Physics | Here to Win

Here to Win

LSU Physics & Astronomy is WINNING with out-of-this-world discoveries. Give today to support ongoing research. LSU is Here to Win

photo: ligo spokeswoman gabriela gonzalez

Two Gravitational Wave Detections

LSU researchers and graduate students working with the Laser Interferometer Gravitational-wave Observatory, or LIGO, detectors, made the first and second detections of gravitational waves. These detections confirm a major prediction of Albert Einstein's 1915 general theory of relativity and open an unprecedented new window into the cosmos. LSU’s investment in gravitational-wave detection spans more than four decades, and is among the longest of the institutions contributing to the present discovery. 

In May 2016, thirteen physicists and graduate students from LSU, who conduct research where the detections were made at LIGO, in Livingston, La., were among the recipients of the Special Breakthrough Prize in Fundamental Physics.

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photo: international space station

International Space Station Research

LSU researchers are working with collaborators at over 30 institutions in Japan, Italy, and the US to analyze data of the CALorimetric Electron Telescope (CALET) now stationed at the International Space Station. 

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photo: stadler group

Transforming the Cooling Industry

LSU Professor of Physics Shane Stadler is using a magnetocaloric material to change refrigeration & cooling industry. His invention eliminates the use of harmful fluorocarbons and reduces energy usage by 20-50% in both residential and commercial heating and cooling systems.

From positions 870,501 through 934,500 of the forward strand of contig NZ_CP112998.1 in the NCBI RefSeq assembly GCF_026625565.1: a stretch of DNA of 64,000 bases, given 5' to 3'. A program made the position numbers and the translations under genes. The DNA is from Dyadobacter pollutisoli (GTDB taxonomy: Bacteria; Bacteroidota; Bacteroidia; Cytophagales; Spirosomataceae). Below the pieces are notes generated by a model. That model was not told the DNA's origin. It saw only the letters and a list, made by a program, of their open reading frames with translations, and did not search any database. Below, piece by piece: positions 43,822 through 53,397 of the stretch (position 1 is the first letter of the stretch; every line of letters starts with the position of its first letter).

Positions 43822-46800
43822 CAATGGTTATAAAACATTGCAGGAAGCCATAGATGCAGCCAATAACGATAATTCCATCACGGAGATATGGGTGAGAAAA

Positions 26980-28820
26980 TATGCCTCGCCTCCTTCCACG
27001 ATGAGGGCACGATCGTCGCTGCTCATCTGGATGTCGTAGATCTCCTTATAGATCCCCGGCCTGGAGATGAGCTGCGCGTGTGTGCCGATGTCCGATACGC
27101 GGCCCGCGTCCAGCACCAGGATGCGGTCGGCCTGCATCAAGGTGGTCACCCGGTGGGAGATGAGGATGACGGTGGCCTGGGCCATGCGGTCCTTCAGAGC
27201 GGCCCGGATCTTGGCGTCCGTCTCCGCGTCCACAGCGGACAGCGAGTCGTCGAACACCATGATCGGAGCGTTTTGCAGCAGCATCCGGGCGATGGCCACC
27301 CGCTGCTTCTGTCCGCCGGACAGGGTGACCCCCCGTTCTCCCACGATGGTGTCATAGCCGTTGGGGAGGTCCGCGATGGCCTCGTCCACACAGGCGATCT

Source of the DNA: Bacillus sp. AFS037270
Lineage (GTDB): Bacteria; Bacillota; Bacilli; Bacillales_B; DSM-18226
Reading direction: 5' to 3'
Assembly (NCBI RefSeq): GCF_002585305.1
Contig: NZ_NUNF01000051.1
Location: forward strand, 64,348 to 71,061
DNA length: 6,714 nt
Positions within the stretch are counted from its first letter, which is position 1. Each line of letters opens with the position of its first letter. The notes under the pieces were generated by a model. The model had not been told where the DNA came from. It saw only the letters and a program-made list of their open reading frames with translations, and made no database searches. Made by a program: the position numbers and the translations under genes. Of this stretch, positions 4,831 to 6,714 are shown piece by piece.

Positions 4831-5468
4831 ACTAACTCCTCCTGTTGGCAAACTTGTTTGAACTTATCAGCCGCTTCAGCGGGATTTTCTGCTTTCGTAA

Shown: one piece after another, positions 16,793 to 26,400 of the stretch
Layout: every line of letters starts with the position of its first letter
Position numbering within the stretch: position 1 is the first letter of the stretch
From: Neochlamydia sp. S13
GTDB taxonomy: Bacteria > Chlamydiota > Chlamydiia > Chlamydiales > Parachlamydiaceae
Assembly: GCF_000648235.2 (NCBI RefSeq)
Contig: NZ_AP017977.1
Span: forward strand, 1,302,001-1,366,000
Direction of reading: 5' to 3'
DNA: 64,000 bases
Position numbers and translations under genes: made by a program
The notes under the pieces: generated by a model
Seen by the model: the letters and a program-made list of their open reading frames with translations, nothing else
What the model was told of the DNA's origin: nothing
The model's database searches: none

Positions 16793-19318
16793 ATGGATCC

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photo: nobel prize

Nobel Prize

LSU Professor of Physics Thomas Kutter was part of the Nobel Prize-winning team recognized for their discovery of neutrino oscillations. Kutter was a member of the Sudbury Neutrino Observatory, or SNO Collaboration, which made the key measurements by observing neutrinos from the sun.

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photo: ligo spokeswoman gabriela gonzalez

Support Ongoing Research

With your support, we can continue to make a profound and lasting contribution to our students, our community and the world. A portion of all gifts is used to defray the costs of administering the funds. All gifts are tax-deductible, as prescribed by law. 

Donate Online

  1. Click the link to Donate Online to the Department of Physics & Astronomy.
  2. Under the Gift section, select Click to Choose a Fund.
  3. Under the Fund Options section, you can scroll down to make a donation to the Physics and Astronomy Development Fund, College of Science, or type in any of the particular Physics & Astronomy accounts below to which your donation should be directed.